I take that back. Foundation paints really are the best. You can see I'm about to address everything that's bone color, as well as getting set for the fire effect on the skull. I don't know if you noticed, but his cape is made of skulls:
Apparently his hobby is the daemonic equivalent of quilting ... except instead of your grandma's lovely flower pattern, he uses her head!
Step 21: Heavy Devlan Mud wash
This is the same process I used on the Broodlord's bone. Devlan Mud get's the darks, now we lighten it up...
Step 22: Heavy Drybrush of Bleached Bone
We got some of our color back, now lets get the highlights...
Step 23: Light Drybrush of Skull White
With the white, I focused mostly on the face of the skulls (rims of the eye-sockets, nose, mouth) to make them pop just a little more than the rest of the skull.
Step 24: Strategic Wash of Gryphonne Sepia
Mostly applied to the temples and around cracks/crevices/inbetween the skulls to bring back some mid-tone without darkening our highlights. The bone is done.
Step 25: Brazen Brass on the hooks/spikes
All those skulls are attached via hooks and spikes. I've ignored them during the bone process, mainly because the bone is a longer process, and the hooks would pop out and be more distinguishable if I waited until afterwards anyways.
On to the flame!
Step 26: Basecoat of Bad Moon Yellow
This is why I basecoated the fire with Dheneb Stone. GW's yellows are super weak, and this is a good way to get a quick, bright yellow.
I've seen many different types of fire effects, and the look that I like is bright in the middle and dark on the outside, going from yellow to a smoky black.
Step 27: Drybrush of Iyanden Darksun
I would say "heavy drybrush" but Foundation Paints are a lot stronger than normal paint. If you're ever using one to drybrush, always drybrush lighter than you think you need to.
Step 28: Drybrush of Firey Orange
This is actually a great place to stop if you don't like the "all the way to black" effect.
Step 29: Light Drybrush of Blood Red
It looks a bit cartoony compared to the previous step, but the idea is that we're going to cover most of the red with the black drybrush to make it look like soot/smoke.
Step 30: Light Drybrush of Chaos Black
I really like the way the effect turned out (it was my first time trying it out). I think next time I'll bring the mid and dark tones further down. Too much bright, not enough mid-dark. What do you guys think?
Next up is the hellblade. There are lots of ways to paint a hellblade, and you'll see a good deal of great ideas right in the codex. Jabberjabber does a great hellblade that starts dark at the hilt and gets brighter towards the tip.
The idea I was inspired by came from the codex. It was a kind of glowing, darkened scheme, with the brightest parts around the hilt. It looked like it was a smouldering kind of hot, not a white-hot. It looked more ... painful. I don't know how else to describe it but effective, yet still sinister and sadistic looking. Here's how I've done the effect...
Step 31: Basecoat of Macharius Solar Orange
Step 32: Light drybrush of Skull White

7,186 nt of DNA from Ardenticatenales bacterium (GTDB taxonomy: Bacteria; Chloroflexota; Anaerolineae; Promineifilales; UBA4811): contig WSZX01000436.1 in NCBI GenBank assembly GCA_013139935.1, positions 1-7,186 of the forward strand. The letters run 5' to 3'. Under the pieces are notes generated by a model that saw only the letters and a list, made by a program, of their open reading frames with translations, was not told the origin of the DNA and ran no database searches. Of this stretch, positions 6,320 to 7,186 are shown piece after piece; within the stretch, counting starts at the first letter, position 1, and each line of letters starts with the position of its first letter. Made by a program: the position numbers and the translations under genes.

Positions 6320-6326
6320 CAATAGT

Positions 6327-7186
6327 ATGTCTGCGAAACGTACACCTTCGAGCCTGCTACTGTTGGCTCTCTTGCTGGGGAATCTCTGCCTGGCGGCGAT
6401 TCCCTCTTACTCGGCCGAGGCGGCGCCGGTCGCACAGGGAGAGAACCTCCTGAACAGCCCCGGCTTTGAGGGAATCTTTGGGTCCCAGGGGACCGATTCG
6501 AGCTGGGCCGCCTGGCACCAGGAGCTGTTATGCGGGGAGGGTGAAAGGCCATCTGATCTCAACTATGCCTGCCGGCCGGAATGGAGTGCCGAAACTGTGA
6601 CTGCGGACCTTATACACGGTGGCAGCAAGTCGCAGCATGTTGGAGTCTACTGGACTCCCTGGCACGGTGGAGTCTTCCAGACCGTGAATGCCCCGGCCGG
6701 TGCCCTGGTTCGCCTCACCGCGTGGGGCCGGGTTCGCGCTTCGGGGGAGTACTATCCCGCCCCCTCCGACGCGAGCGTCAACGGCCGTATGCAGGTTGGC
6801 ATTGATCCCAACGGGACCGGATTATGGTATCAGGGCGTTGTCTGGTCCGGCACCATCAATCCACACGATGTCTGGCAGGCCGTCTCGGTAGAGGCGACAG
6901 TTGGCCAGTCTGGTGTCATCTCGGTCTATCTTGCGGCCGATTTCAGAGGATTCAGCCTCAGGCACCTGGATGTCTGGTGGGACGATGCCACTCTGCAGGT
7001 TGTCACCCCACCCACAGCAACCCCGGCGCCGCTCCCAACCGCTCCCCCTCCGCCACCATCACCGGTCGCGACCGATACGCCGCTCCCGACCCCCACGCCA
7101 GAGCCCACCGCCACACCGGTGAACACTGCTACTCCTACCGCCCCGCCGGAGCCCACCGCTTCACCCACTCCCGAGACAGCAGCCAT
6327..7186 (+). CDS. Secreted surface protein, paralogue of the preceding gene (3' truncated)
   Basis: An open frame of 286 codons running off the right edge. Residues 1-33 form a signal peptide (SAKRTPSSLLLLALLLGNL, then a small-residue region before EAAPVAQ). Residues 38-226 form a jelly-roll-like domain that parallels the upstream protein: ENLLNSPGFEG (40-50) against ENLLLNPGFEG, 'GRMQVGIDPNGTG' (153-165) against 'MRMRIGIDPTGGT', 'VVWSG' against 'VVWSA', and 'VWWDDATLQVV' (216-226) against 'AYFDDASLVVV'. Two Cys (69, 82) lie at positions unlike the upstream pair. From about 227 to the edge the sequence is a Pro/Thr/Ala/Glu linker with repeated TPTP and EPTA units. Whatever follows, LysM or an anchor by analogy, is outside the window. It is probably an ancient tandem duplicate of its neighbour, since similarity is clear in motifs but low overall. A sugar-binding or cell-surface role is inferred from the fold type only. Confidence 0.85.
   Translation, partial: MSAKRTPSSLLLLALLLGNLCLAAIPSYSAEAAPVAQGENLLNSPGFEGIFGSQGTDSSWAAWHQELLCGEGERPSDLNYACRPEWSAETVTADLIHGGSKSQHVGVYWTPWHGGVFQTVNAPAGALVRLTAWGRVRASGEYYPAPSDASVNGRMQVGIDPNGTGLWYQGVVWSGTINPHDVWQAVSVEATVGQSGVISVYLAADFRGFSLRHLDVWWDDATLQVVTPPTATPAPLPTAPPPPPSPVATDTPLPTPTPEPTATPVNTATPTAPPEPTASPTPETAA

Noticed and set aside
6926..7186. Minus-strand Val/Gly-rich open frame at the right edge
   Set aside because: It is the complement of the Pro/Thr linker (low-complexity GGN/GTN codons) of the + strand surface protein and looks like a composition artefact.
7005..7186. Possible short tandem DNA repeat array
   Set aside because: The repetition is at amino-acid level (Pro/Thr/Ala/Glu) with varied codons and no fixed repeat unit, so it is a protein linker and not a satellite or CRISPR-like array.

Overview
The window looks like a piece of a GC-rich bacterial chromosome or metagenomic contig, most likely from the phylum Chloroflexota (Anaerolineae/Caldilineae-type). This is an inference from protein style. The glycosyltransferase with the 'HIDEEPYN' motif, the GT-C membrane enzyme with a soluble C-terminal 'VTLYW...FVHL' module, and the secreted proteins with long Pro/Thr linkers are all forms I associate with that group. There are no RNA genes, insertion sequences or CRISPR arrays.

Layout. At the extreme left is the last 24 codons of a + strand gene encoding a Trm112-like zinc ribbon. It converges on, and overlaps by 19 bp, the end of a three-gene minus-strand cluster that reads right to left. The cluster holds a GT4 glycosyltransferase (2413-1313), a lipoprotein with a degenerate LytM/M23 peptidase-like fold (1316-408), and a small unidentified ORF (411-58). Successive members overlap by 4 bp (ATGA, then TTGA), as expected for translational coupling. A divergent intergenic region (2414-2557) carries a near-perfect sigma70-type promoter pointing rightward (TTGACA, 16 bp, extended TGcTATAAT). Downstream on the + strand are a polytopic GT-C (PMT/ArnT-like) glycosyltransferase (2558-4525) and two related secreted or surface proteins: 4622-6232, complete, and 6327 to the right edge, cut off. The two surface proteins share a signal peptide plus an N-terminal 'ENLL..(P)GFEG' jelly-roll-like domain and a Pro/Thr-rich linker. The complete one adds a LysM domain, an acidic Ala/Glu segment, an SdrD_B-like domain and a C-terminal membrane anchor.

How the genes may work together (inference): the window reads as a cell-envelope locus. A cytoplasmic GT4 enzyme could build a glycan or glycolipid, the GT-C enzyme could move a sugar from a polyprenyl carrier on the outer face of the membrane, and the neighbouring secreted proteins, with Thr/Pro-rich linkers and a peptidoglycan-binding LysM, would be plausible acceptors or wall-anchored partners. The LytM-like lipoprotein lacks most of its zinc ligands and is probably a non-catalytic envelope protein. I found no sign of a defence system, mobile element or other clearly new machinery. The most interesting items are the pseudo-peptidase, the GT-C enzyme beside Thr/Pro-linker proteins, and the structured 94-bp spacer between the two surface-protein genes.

We're working up to a yellow here (which will be our brightest part) before we start darkening the blade. The white drybrush is to focus where the brightest yellow will be. Around the base, the edges and the center edge of the blade is where I focused.
Step 33: Thin Layer of Sunburst Yellow
Step 34: First Baal Red Wash
Try and only apply it to the flats of the blade, not the center, and not the edges/tip/hilt.
Step 35: Second Baal Red Wash
Not dark enough...
Step 36: Third Baal Red Wash
If you're looking for a kind of fiery effect without the darkened smouldering I was talking about, this is a good place to stop.
Step 37: First Badab Black Wash
Looking awesome, but not dark enough. ;) Keep the black wash along those flats, and away from anything yellow.
Step 38: Second Badab Black Wash
Bingo. Now that's my idea of a hellblade! Keep in mind, this is just the method I like to use. There are no right or wrong ways to paint a hellblade, only awesome ways. If heat's not your thing, the aforementioned Jabberjabber even did a cold scheme. Find the method/idea you like best, and go with it; they're daemons, they don't have to follow our foolish laws of physics. ;)
Step 39: Dheneb Basecoat on the Tongue
Step 40: Wet blend of Baal Red and Leviathan Purple Washes
I coated the whole tongue in Baal Red and applied Leviathan Purple to the base. A little flash of colour outside the normal scheme makes things interesting.
Step 41: 'Ardcoat layer on the tongue
Gloss varnish to make it shiny, since it's a wet surface.
Step 42: Skull White Eyes
I like my daemon eyes beady, so they're a dot of Skull White and that's it.
Here we are, Skulltaker's finished!
Let me know what you guys think of him!
While writing this up, I couldn't help but notice how deceptively small he looks in these pics. I hope you all realize he's standing on a termy base... Here are a couple pics I just took for size reference in case you weren't aware of just how large Skulltaker is:
Next to a normal Bloodletter:
Next to my already huge SM Terminator Captain:
He's taller than the Terminator Captain, AND he's hunched OVER! This guy must be what, 12 feet tall? That would make his sword like 9 feet?!? How are you supposed to fight something like that?